Chronicling his work in the streets is as important as the finished artwork, he says. The photographs that live on after the more ephemeral street art is destroyed or removed are about capturing a moment in time — they’re “time capsules,” he says. The neighborhoods in the pictures will inevitably morph, fashions and hairstyles will change, businesses will close and new ones will debut; but the tiny artwork may remain for decades, a timeless mosaic marker, a witness of sorts, that also, ironically, itself represents a cultural moment in time: 1970s and ’80s video game culture.
“This is a Suykhcht,” he says of one photo on the wall.
“A Suykhcht,” he repeats emphatically.
It’s all a breathy, mumbled mess under the rubber mask.
Invader whips around, pulls the hoodie over his body for cover, swaps masks, then whips back around, now wearing the ski goggles, his mouth unobscured.
“A souk,” he says of a photograph depicting an Arab market in Kathmandu, Nepal, where an Invader mosaic hangs above woven carpets for sale.
Despite the playfulness, there are more complex undertones to Invader’s work, touching on authenticity, replication and the art market.
He encourages fans who can’t afford to buy his work to make copies, selling limited editions of “Invasion Kits” on his website so they can assemble the tiles themselves. In a relatively new phenomenon, fans have been replacing famous works that have disappeared from the streets — “reactivations,” they’re called. Because Invader’s work is unsigned and unauthenticated, it’s impossible to prove what’s his and what’s a copy, making the sale of stolen works at auctions or on EBay more difficult.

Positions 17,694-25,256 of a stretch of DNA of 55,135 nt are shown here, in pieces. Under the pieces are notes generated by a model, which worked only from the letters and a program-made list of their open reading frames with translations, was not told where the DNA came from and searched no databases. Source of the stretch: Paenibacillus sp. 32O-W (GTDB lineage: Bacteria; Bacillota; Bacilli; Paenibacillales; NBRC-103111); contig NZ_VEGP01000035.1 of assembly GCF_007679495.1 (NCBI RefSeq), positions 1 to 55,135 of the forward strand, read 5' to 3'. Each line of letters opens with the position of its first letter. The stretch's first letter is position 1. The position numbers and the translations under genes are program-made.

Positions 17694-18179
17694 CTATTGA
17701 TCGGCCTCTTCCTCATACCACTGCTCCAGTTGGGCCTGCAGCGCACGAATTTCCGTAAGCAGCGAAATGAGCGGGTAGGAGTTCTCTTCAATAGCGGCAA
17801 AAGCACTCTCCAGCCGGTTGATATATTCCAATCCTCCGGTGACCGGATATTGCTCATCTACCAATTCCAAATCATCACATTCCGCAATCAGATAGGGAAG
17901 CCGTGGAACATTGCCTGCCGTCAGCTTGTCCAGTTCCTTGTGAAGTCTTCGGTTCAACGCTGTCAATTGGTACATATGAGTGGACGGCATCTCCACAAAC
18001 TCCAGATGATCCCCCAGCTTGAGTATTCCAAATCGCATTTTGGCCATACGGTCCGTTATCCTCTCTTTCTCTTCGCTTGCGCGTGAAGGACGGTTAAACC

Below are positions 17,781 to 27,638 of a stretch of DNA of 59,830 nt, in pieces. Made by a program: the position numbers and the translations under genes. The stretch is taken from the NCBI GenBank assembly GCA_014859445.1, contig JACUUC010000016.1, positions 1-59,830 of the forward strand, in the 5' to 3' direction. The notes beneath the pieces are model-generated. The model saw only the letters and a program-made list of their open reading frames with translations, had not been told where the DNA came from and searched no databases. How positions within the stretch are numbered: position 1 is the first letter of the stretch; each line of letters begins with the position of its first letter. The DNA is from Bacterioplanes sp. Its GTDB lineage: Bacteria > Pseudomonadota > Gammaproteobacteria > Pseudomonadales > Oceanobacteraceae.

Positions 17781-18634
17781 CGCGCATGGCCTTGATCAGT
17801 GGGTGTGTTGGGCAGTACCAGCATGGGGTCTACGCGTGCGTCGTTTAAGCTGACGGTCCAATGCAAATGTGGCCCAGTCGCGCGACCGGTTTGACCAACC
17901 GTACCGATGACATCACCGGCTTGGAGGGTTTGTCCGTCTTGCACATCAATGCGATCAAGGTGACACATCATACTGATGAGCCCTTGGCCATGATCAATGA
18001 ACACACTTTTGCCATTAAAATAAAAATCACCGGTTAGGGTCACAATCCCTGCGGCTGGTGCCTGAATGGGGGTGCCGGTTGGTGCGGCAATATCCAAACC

He also makes one “alias” mosaic — meant to be sold in a gallery – for every work he puts in the street. It’s better quality than the street art version, built to last – but it’s decidedly the copy, not the original. Each alias comes with an ID card recording the date and location of the original invasion. The collector, as Invader sees it, is symbolically inked to or “owns” the accompanying street art work, even after it’s gone, complicit in the illegal invasion.
Invader has shown his work in museums and galleries around the world. But “Into the White Cube,” a career survey on view through Dec. 23, marks a moment in which he’s coming full circle since he started off as a painter. “20 years later I come back to the canvas because I like to experiment with mediums,” he says, “and also because as an artist, painting is the holy grail.”
The exhibition’s title, he says, poses the obvious question: How do you bring a street artist into a gallery?
“It’s not easy to be good in both [places]. But it’s not a paradox,” he says. “I’m an invader, I’m a street artist; but I’m also an artist.”
The work in the show is bright, pop cultural and irreverent. There are enormous, resin pin buttons featuring phrases like “Humans Suck!”; there are auction catalog tear-sheets scribbled with black marker; there’s a version of David Hockney’s 1967 painting “A Bigger Splash” made from Rubik’s Cubes. One wall features his latest invasion guidebook, “Los Angeles 2.1,” each with a hand-tiled, mosaic cover. Another wall is a colorful smash-up of individual mosaic works, tiny and ginormous.
That his alias works range from $20,000 to $300,000 is something Invader admits is “a bit strange,” he says. But he also feels lucky to be making a living from his art. “It’s a dream of every artist. I’m thankful and happy about that.”
Meantime, his street works are far more prevalent and democratic, he says. “Anybody can enjoy my work in the street, from the president to homeless people. My art has more visitors in the subways of New York than the Louvre.”
Lest things get too serious, just ask Invader why the Dali mask?
“Because he was a brilliant “arteeest,” he says.
Does Invader like Dali’s work?
“No,” he says flatly. “But I love the mustache.”